As I write, I’m relieved to say that the much-needed rain has finally arrived, hopefully in time to save most crops from complete disaster, although I understand that for some regions the downpours are too late.
Yet again the rains seemed to coincide with the Cereals event – perhaps it should be brought forward a month or so in the hope that spring droughts may be interrupted by a week of more grower-friendly weather.
I hope you all managed to attend some of the Cereals Live webinars and found them a useful replacement for the normal two-day jaunt to the eastern part of the country.
I was pleased to chair the session on new specialist crop markets as I firmly believe new markets for the arable sector will be key for profitability in the future. As policy, or lack of it, develops, we will need every market opportunity available to widen rotations and spread risk.
My own recent experience of this has come through growing forage crops for a local AD plant. So far we’ve grown maize and forage rye with some success and it’s certainly focused my mind on different ways of working and the advantages it can bring.
I’ve found that both forage maize and rye can bring reductions in fertiliser and chemical use while maintaining output. The ability of returning digestate to soil is a key factor, as is a spring break of maize, as it allows better control of grass-weeds with the different chemistry that is available.
We have also been able to spread workloads more evenly so we’re not chasing machinery and labour capacity. In fact, we have been able to pick up work in the quieter months by helping the AD plant with their peak times. A collaborative approach to working and investments in machinery is also helping us spread risk and ease cashflow, and developing a more circular economy between ourselves and the AD plant is working for all concerned.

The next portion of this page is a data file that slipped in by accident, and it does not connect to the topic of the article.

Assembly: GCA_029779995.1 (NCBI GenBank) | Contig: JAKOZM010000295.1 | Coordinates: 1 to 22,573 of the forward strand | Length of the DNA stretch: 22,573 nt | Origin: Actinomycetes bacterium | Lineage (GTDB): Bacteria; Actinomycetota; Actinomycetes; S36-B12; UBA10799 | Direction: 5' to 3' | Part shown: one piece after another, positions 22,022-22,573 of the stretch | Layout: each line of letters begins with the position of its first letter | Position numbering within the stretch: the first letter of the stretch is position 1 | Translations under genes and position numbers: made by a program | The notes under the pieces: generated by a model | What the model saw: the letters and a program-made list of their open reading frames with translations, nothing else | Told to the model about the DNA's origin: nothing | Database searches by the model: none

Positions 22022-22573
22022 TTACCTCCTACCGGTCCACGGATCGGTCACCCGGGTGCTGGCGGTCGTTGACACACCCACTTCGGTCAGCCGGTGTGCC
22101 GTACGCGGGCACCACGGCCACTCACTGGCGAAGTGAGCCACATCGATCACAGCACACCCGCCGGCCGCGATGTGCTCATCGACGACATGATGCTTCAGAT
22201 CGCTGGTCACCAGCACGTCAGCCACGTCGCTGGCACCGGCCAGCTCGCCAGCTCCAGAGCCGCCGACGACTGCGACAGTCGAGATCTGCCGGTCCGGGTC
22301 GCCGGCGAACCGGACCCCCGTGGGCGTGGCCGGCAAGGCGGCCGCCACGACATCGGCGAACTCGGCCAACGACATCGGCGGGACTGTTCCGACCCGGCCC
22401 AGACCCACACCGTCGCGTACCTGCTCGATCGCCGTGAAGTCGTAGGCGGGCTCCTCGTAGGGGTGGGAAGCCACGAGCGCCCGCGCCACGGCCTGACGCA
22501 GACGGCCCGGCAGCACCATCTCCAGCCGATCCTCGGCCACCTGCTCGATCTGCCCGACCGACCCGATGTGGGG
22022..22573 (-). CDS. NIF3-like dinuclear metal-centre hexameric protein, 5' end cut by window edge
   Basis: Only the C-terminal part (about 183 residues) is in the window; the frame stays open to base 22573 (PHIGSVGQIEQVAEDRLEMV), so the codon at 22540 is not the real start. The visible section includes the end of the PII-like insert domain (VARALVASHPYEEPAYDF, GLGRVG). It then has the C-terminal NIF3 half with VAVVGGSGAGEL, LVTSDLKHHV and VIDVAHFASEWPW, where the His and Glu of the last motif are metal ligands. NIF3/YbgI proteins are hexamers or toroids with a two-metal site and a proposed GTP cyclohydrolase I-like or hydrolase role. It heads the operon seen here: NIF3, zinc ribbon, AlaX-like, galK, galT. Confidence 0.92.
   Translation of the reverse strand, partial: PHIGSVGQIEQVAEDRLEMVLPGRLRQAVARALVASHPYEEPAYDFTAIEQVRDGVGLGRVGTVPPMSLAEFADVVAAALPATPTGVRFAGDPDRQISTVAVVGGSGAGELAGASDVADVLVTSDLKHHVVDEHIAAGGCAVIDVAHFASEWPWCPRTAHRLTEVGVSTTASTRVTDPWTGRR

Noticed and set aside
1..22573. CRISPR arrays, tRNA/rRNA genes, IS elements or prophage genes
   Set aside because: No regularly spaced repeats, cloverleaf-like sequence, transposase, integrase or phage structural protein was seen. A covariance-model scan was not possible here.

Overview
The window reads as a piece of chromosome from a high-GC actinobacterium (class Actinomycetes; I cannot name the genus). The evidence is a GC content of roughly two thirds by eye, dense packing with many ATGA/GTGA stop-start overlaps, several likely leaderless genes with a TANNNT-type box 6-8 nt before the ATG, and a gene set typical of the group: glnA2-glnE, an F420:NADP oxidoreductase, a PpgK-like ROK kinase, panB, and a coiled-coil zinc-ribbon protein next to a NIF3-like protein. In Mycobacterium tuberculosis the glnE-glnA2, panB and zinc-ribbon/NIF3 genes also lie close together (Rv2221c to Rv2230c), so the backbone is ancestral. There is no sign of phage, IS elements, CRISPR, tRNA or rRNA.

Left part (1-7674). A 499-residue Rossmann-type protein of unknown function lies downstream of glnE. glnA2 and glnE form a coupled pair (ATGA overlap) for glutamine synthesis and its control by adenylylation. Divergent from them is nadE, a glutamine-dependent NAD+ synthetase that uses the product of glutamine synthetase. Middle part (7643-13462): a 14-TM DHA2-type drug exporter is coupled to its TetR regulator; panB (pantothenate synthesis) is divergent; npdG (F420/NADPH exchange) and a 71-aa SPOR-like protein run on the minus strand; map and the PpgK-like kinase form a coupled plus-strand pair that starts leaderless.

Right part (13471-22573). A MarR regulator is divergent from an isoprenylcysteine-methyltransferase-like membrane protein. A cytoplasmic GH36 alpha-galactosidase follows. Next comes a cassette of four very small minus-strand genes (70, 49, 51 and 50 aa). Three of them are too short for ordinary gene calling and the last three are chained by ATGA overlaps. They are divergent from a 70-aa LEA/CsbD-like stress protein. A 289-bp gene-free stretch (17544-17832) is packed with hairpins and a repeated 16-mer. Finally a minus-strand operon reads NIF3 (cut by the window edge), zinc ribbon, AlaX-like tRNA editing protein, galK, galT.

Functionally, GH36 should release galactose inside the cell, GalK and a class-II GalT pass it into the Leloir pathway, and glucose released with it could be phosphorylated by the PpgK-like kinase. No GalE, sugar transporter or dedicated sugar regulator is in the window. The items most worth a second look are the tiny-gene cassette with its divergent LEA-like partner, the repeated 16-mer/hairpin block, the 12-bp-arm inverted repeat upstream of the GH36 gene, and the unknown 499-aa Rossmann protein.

I would like to think these sorts of collaborative relationships could become more widespread, not just with AD but with the livestock and dairy sectors too. Yes, it takes planning, commitment and often a change of mindset, but I believe it will help growers become more resilient and increase productivity.
As our sector will no doubt be impacted by changes in trade and agricultural policy, we will need these circular economies to develop. Growing profitable crops is one thing, but keeping those profits in our industry is just as important.
We also shouldn’t confine this circular way of thinking to just AD and livestock as there are benefits of reaching more widely into the feeds sector too, for instance poultry.
The UK typically imports two million tonnes of soya meal annually while we produce about 600,000t of beans. The opportunities for homegrown products to replace imported proteins are obvious, and a policy to support open flowering crops would help kick-start the pulse industry.
I will certainly be challenging Defra and the Treasury to look at this under the new Environmental Land Management scheme consultation. But I would like to see our Government and our industry go even further.
For example, the development of productivity grants for on-farm infrastructure to help meet storage and processing requirements would allow more collaborative working between our sectors.
At the NFU, our work cannot just be focused on Defra and the Treasury, we must also look to more cross-sector involvement.
If arable growers are to see the benefits from the above, we will need to have a better understanding of the requirements of the parts of the industry we seek to supply. I know this is not easy, but farming never is and the need for this work has never been greater.